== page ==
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I pressed pause on the blog but realized–hey, now is the perfect time to be talking about books! We all need them, and thanks to much of the country being shut down, people need to learn about wonderful new ones.

Last week, Lori Mortensen released her newest book and it’s a wondrous NONSENSE! romp. No, the book isn’t filled with language you can’t understand! It’s about the quirky genius, author-illustrator Edward Gorey.

Lori, why did you want to write about Edward Gorey?

I was reminded of Edward Gorey one day while I was out on my morning walk and happened to catch a podcast about him on “Stuff You Missed in History Class”. As I listened, his name and dark style reminded me of a book from my childhood. When I arrived home, I found the book I’d been thinking of—THE MAN WHO SANG THE SILLIES. It was a collection of odd poems written by John Ciardi and illustrated by Edward Gorey.

One of the most memorable poems, “The Happy Family” began:

Before the children say goodnight,
Mother, Father, stop and think:
Have you screwed their heads on tight?
Have you washed their ears with ink?

The poem was accompanied by Gorey’s memorable illustration of children trying to catch their floating heads.

As I delved into the research, I couldn’t wait to write an equally memorable picture book biography about this curious, whimsical, one-of-a-kind artist.

Why do you think we don’t see more books with children’s heads floating away? I mean, it’s dark, but it’s equally zany and humorous!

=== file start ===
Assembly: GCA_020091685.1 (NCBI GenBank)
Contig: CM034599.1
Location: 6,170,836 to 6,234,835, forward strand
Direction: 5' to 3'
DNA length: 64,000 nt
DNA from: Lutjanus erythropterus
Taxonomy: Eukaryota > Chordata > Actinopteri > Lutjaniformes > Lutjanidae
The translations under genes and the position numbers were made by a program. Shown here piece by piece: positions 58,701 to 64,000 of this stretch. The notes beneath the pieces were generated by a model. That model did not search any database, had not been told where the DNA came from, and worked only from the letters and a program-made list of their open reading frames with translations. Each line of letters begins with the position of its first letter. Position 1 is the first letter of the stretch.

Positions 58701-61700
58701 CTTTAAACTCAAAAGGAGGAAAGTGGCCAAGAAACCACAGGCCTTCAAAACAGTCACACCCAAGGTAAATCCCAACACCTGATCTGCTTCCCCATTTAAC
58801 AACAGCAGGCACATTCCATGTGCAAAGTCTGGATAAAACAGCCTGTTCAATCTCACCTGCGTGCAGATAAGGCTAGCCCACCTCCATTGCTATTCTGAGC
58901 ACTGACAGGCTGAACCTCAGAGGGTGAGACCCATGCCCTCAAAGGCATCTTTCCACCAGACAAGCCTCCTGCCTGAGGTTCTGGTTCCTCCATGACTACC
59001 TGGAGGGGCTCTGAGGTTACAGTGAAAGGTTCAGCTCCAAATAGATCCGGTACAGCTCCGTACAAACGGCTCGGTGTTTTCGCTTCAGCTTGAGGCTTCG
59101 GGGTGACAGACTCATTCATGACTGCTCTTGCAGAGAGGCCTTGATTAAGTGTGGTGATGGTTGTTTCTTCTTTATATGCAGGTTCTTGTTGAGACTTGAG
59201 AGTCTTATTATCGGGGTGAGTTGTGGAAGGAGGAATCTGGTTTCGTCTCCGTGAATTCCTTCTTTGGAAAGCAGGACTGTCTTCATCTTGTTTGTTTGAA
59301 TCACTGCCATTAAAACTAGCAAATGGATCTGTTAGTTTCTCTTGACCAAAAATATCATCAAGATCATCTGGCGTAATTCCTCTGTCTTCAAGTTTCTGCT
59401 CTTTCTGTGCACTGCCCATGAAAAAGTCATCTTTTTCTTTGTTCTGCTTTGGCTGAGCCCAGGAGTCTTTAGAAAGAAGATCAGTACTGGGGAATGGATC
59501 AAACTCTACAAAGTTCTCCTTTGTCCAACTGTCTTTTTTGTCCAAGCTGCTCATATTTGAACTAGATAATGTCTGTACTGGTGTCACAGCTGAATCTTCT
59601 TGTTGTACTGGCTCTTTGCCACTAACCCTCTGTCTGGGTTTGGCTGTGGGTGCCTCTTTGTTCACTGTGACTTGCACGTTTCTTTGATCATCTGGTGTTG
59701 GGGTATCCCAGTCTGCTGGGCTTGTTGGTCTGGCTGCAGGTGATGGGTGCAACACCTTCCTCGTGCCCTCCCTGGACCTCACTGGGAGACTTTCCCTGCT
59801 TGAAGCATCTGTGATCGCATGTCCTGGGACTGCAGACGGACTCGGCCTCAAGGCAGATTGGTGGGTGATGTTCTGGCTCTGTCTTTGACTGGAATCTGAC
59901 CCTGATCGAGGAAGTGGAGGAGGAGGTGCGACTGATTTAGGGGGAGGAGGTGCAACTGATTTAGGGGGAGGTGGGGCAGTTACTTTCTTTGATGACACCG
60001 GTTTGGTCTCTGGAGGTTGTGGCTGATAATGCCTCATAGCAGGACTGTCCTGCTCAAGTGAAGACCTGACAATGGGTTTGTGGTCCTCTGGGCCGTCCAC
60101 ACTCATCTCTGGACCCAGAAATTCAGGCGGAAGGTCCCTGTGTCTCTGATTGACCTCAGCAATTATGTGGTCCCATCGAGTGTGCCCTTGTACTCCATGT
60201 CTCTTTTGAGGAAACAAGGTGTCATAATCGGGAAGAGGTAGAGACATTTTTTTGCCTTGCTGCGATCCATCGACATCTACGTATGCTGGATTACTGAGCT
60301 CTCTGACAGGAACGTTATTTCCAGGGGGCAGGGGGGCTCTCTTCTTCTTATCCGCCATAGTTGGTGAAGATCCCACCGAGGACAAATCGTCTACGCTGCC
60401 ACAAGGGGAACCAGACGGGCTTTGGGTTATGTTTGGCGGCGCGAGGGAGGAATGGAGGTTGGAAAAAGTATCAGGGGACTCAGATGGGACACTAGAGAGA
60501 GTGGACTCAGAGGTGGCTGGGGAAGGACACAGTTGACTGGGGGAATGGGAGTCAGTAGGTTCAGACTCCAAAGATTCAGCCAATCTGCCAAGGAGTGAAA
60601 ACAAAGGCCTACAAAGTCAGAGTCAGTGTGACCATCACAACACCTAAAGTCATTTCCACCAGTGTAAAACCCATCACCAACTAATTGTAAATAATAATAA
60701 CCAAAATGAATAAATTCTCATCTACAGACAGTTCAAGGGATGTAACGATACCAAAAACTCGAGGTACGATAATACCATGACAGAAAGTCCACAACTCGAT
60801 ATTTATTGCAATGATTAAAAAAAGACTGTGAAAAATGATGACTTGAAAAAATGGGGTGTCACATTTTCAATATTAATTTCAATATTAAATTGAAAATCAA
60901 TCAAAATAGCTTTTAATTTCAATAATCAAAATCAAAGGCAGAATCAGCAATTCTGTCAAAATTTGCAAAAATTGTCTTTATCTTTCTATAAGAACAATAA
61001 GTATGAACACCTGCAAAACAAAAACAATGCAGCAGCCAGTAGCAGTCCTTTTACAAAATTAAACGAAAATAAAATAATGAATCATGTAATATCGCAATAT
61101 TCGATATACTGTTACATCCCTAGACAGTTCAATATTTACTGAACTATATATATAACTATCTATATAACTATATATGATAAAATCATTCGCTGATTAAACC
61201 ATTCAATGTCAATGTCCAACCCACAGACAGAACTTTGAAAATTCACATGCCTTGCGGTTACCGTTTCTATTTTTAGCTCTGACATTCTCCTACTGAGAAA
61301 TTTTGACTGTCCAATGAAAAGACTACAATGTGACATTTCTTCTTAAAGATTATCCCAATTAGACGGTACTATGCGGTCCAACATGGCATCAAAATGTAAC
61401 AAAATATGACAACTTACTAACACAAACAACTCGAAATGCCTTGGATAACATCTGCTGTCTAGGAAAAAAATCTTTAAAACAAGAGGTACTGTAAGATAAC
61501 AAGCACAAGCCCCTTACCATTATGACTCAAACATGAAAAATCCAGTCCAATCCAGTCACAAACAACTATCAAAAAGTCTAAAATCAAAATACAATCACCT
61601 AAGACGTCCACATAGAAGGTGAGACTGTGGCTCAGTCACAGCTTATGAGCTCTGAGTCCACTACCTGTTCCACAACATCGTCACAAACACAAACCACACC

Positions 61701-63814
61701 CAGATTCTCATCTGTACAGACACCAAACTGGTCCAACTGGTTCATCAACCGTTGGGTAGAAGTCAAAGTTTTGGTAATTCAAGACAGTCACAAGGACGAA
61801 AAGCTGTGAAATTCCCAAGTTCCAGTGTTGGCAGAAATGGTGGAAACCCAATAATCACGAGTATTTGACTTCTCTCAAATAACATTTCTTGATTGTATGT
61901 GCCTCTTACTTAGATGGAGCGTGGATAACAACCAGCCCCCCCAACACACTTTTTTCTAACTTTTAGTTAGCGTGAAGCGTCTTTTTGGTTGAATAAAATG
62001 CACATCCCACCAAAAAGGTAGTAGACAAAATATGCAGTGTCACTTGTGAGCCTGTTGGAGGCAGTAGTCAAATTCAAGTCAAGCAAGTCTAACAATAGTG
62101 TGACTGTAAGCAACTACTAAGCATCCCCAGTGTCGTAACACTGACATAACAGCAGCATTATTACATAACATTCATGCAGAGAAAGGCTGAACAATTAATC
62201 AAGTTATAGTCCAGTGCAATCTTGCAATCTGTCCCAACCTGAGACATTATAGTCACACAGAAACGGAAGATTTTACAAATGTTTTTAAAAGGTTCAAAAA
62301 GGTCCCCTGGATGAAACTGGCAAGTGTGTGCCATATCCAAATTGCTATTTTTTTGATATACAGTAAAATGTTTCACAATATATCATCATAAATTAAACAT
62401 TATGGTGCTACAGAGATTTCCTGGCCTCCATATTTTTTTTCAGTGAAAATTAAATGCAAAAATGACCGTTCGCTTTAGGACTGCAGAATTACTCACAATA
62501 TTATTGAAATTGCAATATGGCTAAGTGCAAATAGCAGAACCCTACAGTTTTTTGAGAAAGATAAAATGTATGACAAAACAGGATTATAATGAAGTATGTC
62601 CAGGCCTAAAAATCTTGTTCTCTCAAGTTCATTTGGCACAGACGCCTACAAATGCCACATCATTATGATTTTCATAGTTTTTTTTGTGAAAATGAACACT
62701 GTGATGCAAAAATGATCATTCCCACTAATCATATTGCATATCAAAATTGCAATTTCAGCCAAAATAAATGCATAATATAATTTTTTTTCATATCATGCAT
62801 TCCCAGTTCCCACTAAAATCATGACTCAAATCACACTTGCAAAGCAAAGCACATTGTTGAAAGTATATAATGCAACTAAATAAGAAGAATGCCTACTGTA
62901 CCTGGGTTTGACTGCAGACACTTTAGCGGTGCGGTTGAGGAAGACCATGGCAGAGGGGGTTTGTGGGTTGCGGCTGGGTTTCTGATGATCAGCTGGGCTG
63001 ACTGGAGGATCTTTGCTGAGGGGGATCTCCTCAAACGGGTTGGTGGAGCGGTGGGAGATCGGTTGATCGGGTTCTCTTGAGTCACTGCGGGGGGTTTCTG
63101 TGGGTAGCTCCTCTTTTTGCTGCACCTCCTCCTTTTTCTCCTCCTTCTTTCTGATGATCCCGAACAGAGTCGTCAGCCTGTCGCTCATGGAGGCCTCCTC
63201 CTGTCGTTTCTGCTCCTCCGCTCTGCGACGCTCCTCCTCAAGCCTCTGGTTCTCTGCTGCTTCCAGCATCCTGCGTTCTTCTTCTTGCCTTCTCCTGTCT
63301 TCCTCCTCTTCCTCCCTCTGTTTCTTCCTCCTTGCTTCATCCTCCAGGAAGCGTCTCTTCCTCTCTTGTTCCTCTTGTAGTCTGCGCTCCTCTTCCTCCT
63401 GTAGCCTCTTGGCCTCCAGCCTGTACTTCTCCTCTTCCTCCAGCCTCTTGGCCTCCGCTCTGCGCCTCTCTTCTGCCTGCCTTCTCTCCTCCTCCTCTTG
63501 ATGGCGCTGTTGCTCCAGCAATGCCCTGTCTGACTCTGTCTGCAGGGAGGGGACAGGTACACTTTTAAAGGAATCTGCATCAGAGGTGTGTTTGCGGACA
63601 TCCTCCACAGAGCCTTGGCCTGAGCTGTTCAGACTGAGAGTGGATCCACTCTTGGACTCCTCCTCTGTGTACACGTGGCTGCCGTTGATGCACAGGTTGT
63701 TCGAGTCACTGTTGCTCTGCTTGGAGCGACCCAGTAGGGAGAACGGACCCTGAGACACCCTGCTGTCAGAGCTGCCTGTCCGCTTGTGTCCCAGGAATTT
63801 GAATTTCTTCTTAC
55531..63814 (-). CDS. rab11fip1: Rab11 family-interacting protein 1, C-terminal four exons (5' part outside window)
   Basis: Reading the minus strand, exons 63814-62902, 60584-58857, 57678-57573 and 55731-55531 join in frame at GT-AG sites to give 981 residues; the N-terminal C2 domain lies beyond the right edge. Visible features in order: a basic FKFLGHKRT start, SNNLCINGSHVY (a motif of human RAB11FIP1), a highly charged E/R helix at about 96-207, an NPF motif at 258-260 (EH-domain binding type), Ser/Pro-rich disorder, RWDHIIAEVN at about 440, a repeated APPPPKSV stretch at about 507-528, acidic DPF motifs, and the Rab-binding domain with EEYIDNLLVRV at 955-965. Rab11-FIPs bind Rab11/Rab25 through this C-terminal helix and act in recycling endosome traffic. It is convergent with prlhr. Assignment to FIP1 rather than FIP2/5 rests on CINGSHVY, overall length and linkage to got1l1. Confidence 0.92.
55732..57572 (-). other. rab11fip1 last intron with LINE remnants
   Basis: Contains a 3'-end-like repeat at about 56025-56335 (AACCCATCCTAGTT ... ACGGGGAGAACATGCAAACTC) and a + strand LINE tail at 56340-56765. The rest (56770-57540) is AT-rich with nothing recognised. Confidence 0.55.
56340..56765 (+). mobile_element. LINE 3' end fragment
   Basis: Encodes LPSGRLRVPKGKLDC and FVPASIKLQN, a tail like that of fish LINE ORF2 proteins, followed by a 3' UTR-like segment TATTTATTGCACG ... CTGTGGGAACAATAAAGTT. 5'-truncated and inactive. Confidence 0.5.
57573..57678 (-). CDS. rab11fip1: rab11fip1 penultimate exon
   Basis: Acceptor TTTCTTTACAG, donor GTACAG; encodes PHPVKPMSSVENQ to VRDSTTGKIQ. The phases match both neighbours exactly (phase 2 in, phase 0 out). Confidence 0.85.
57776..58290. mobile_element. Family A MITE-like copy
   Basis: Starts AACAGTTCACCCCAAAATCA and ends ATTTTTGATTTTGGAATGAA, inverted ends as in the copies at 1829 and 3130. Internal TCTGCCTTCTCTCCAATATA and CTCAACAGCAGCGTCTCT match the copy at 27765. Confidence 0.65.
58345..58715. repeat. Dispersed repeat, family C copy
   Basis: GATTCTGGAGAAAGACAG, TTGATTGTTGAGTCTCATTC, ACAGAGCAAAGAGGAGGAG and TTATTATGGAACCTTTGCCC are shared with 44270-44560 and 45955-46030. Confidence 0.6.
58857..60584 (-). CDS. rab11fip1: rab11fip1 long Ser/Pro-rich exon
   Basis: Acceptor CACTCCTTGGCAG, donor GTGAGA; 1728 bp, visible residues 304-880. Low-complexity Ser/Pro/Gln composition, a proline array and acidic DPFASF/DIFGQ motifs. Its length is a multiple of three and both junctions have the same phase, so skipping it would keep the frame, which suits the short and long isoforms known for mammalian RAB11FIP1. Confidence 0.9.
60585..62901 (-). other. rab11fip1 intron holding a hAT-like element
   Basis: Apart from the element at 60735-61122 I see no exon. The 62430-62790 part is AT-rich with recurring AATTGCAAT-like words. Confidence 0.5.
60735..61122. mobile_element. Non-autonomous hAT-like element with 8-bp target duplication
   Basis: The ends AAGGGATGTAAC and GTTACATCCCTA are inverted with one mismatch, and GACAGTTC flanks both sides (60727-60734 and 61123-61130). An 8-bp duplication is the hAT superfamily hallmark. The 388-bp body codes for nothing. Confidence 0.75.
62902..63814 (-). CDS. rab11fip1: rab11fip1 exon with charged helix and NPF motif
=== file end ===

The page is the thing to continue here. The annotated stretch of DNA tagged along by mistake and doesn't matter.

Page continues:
Bring on the floating heads! Actually, while THE MAN WHO SANG THE SILLIES was a bit of silly unexpected fun in 1961, I’m delighted children’s literature has continued to grow, expand and evolve in so many wonderful directions. The best part has been, and is, being part of this wonderful industry as well. Some of my favorite picture books include I JUST ATE MY FRIEND by Heidi McKinnon, SAM AND DAVE DIG A HOLE by Mac Barnett and Jon Klassen, and RUDE CAKES by Rowboat Watkins. Zany. Silly. Clever. Sign me up! It doesn’t get better than that.

Telling a life story in the compact space of a picture book is a difficult task! How did you find your focus for this biography?

People’s lives are always vastly more complex than what can be included in a picture book. As you noted, the key is to find that thread or focus that ties certain events in a subject’s life together in a meaningful way. Interestingly, as I researched Edward Gorey’s life, a particular thread stood out right away—how a brilliant child turned into the curious, mysterious, eccentric and whimsical creator we know today and influenced so many others along the way.

After writing about this creator of silly and zany, do you have any plans for those kind of fiction PBs yourself?

Humorous, zany picture books are some of my favorites and I’m always excited to write (and read!) new ones. One of my most popular silly and zany titles is COWPOKE CLYDE AND DIRTY DAWG, where Cowpoke Clyde spots his ol’ dirty dawg, but when Clyde tries to give him a bath—the chase is on! It was great fun to figure how it would all turn out. Does Dawg get his bath? That’s the question, isn’t it? Next year, Abrams will release my new silly and zany picture book, ARLO DRAWS AN OCTOPUS, illustrated by wonderful Rob Sayegh.

Do you have any surprising “making of” stories?